Success can be found along many different paths! Why a college sheepskin may not be for everyone!
With the cost of a college education soaring beyond the reach of many Americans, is chasing a four-year advanced education actually worth the financial pain that goes along with it?
It's been discussed at TPC before that the answer to this question may depend to a large degree on the actual degree is that a student is going to be receiving.
For example the spread between the lifetime earnings power of a liberal arts major versus a computer science major has been shown to be significant, without even taking into account the opportunities in the job market!
So despite the traditional college dream for a large number parents and their kids, would it be better in some cases to head straight into the working world or to some type of vocational school after high school?
Guest Post: Four Reasons not Everyone Should go to College
Not long ago, Rick Santorum was chastised for calling President Obama a “snob” in response to Obama’s wanting everyone to go to college. Of course, our entire culture is premised on social mobility, which often presupposes getting a college degree.
At the same time, one thing that’s wrong with our education system is that access has become too easy. Millions of dollars are spent and wasted on young adults who either do not want to go to college or do not have the acumen to succeed. Here’s a closer look at why Santorum might be right about everyone going to college:
1. Full access lessens the value of a college degree.
A few years ago, having a bachelor’s degree actually meant something, just because not everyone had a degree. Now, since bachelor’s degrees are a dime a dozen, their value has dropped substantially. Once universities become more selective about admitting students who are prepared for rigorous academic work, only then will a bachelor’s degree actually signify something.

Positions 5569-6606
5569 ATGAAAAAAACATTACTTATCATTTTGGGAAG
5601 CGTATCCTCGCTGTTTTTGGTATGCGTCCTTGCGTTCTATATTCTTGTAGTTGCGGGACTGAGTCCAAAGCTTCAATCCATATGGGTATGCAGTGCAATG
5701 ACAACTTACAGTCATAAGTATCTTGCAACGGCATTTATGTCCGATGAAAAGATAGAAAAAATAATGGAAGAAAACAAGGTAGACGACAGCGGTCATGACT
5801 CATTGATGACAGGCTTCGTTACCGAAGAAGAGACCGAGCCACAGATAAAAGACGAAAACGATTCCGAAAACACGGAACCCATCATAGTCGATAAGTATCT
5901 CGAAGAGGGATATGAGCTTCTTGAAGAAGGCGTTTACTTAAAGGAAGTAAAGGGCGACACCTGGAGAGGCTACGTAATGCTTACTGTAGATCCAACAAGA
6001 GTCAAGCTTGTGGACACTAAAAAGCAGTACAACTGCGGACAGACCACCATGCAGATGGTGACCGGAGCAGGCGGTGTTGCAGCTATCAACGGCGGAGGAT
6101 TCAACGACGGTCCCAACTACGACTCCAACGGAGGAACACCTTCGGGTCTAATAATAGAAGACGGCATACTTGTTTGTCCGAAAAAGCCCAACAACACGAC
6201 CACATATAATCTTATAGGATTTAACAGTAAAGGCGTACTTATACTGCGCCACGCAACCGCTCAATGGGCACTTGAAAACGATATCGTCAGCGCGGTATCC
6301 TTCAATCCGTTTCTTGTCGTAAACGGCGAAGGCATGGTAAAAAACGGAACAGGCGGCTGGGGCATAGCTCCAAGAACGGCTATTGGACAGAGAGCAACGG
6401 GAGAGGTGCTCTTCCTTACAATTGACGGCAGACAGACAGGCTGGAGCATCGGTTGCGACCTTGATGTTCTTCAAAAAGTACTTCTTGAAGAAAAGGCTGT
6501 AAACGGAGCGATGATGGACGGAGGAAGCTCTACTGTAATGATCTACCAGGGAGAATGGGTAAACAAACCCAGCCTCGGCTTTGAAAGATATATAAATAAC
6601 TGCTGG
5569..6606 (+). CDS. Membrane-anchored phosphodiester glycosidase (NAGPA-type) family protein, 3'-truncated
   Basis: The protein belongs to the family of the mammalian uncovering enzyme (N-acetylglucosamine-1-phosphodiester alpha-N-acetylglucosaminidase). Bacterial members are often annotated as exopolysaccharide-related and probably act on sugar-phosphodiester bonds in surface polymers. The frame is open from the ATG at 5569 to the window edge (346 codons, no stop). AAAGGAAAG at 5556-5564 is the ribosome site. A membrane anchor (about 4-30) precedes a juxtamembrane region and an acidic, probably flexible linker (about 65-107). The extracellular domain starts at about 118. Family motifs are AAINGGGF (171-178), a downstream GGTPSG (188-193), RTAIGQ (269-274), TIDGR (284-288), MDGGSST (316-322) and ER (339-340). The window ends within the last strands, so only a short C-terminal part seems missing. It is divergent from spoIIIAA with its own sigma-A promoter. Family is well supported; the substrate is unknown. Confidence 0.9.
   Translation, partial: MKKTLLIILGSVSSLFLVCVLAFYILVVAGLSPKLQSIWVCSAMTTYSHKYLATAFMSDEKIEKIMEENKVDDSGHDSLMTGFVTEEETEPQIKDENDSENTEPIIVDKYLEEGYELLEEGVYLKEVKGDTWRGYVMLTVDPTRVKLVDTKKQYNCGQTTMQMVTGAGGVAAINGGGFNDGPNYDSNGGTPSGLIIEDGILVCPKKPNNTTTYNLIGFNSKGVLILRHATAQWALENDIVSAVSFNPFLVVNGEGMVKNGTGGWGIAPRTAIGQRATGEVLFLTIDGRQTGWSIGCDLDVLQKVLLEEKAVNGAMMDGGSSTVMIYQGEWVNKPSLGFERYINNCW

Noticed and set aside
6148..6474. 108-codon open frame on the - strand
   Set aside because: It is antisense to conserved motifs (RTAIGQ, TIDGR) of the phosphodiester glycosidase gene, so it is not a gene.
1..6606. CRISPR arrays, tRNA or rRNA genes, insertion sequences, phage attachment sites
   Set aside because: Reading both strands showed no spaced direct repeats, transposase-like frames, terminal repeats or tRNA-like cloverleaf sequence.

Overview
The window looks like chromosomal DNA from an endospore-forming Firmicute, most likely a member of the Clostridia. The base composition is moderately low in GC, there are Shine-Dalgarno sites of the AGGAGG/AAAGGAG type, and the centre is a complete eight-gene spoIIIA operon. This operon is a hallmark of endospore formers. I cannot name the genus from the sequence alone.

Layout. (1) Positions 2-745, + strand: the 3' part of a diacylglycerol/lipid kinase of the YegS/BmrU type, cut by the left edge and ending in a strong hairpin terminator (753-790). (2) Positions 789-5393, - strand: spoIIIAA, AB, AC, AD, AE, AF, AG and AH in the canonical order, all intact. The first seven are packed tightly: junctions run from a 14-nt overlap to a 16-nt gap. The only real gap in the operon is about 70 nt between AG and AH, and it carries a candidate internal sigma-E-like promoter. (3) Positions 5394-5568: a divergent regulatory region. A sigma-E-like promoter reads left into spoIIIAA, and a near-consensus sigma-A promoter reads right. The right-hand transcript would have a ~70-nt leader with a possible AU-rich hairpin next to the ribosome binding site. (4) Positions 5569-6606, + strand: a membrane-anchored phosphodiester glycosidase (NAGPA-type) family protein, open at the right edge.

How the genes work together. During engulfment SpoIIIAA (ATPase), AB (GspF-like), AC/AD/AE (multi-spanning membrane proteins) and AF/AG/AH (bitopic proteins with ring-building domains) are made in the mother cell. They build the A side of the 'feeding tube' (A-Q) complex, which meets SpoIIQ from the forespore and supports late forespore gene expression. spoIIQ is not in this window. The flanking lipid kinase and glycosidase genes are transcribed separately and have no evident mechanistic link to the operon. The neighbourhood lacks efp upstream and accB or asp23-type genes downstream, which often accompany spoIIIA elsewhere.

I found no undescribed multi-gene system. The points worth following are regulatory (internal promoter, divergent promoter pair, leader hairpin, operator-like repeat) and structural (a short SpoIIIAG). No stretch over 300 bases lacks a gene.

2. It makes it more difficult for bright and ambitious students to succeed.
When so many students are attending college, classes are bigger and professors do not have the time to give bright and hard-working students the attention they deserve. Professors often must lower their standards to teach an entire class, which means teaching to the students who don’t care about school, instead of challenging the students with great potential.
3. College does not prepare all students for all careers.
Several decades ago, vocational work was respected in this country. Now, since so many students who’ve displayed acumen for vocational work are being funneled into colleges that don’t suit their talents, there’s a huge deficit in fields like mechanics and carpentry. We have hundreds of thousands of students who know Latin but can’t fix a car to save their life. This needs to change by encouraging vocational training as a viable alternative to college.
4. The cost of college is exorbitant and not worth it for many students and taxpayers.
For the first time in history, student loan debt has exceeded credit card debt, totaling close to a trillion dollars. The ostensible purpose of getting a college degree is to eventually find a job, but now it’s not unusual to hear of a PhD holder working in the service industry. Michael Robertson examines the ROI of a college degree, and it’s remarkably low. Why encourage so many to spend their lives mired in debt? And then have us, the taxpayers, foot the bill when loans are defaulted on? More than just this, state university budgets are so bloated with taxpayer dollars precisely because so many students are going to college.
Of course, this is not to say that college shouldn’t be a viable option for those who do want to attend university and have the skills to succeed. But it’s time that we understand that some people are simply not cut out for college, and there should still be plenty of options for them, too.
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